Asian markets are seeing a little reprieve from intense selling pressure.

HONG KONG: Asian markets gained some much-needed ground Thursday, buoyed by bargain-hunting, a strong lead from New York and Europe, and further vows of economic help for China’s economy.

Traders, on the other hand, are on high alert due to a variety of problems, including the Ukraine crisis, soaring inflation, central bank monetary tightening, and Chinese COVID lockdowns.

The recent earnings season has produced a mixed bag of results that have dragged on technology businesses. However, there was some reprieve on Wednesday with a forecast-beating performance from Facebook parent Meta, which experts suggested might bring some relief to the industry. Apple and Amazon are scheduled to make announcements later this week.

Traders were also encouraged by a report by state broadcaster CCTV, which said that authorities had vowed to introduce other programmes to boost employment.

On Wednesday, Li Keqiang said that stabilising the labour market was a “critical support” for keeping economic growth in a reasonable range.

The statements come as unemployment has increased in recent months as a result of lockdowns in important areas like Shanghai, which were implemented to combat a Covid epidemic but have battered the economy and jeopardised global growth.

Beijing’s senior leadership has made a series of moves in recent weeks aimed at boosting the mood. Xi Jinping called for an “all-out” infrastructure drive on Tuesday, as the People’s Bank of China reduced the number of cash banks must maintain in reserve to free up funds for lending.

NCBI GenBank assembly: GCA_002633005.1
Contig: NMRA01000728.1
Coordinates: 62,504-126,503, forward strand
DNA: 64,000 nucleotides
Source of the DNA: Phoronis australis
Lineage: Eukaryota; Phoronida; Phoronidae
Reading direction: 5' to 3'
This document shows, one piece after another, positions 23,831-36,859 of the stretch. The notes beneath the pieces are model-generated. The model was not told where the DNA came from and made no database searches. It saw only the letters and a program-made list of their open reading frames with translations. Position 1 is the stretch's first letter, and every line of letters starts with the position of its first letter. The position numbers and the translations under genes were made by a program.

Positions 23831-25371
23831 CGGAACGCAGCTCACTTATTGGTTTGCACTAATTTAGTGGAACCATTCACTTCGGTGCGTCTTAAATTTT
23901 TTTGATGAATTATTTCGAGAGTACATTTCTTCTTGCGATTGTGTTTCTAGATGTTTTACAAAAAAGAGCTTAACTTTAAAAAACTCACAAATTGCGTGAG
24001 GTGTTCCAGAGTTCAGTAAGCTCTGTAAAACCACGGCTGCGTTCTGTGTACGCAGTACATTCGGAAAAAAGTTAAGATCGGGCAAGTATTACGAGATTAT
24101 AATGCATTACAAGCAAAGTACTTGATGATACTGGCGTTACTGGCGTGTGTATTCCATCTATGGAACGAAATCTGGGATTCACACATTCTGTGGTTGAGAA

Additionally, Vice Premier Liu committed to ensuring the stock market’s stability and to promoting international share listings.

However, investors remain sceptical, since authorities have offered nothing substantial on the policy front, with experts stating that the primary impediment to equities is the leadership’s determination to back down from its campaign to remove COVID.

Hong Kong and Shanghai were up in early trading, while Tokyo, Sydney, Seoul, Singapore, Wellington, Taipei, Manila, and Jakarta were all higher.

The National Australia Bank’s Rodrigo Catril says that even though “risk assets in general” have to deal with what looks like more aggressive policy tightening by a lot of different central banks, they still have to.

“China’s zero-COVID policy remains in place, and the likelihood of a lengthy Russia-Ukraine war does not speak well for energy prices and, in particular, energy supplies in Europe.”

And BlackRock’s Kate Moore told Bloomberg TV: “The unpredictability element is among the biggest we’ve seen in a lot of years.”

There are a plethora of crosscurrents. And in that context, it’s difficult to see significant reductions in volatility. “

Markets are preparing for next week’s big event: the Federal Reserve’s next policy meeting. At this meeting, the central bank is expected to raise interest rates by a half-point and say that more big rises are coming this year as it tries to control rising prices.

The dollar has risen to a 20-year high against the yen because of the possibility of higher borrowing rates. Japan, on the other hand, has kept its monetary policy ultra-loose.

The dollar is now at a five-year high against the euro, as the European Central Bank continues to defy the hawkish Fed, while the single currency is pulled down by concerns about the economy as Russia shuts off energy supplies to sections of the continent.

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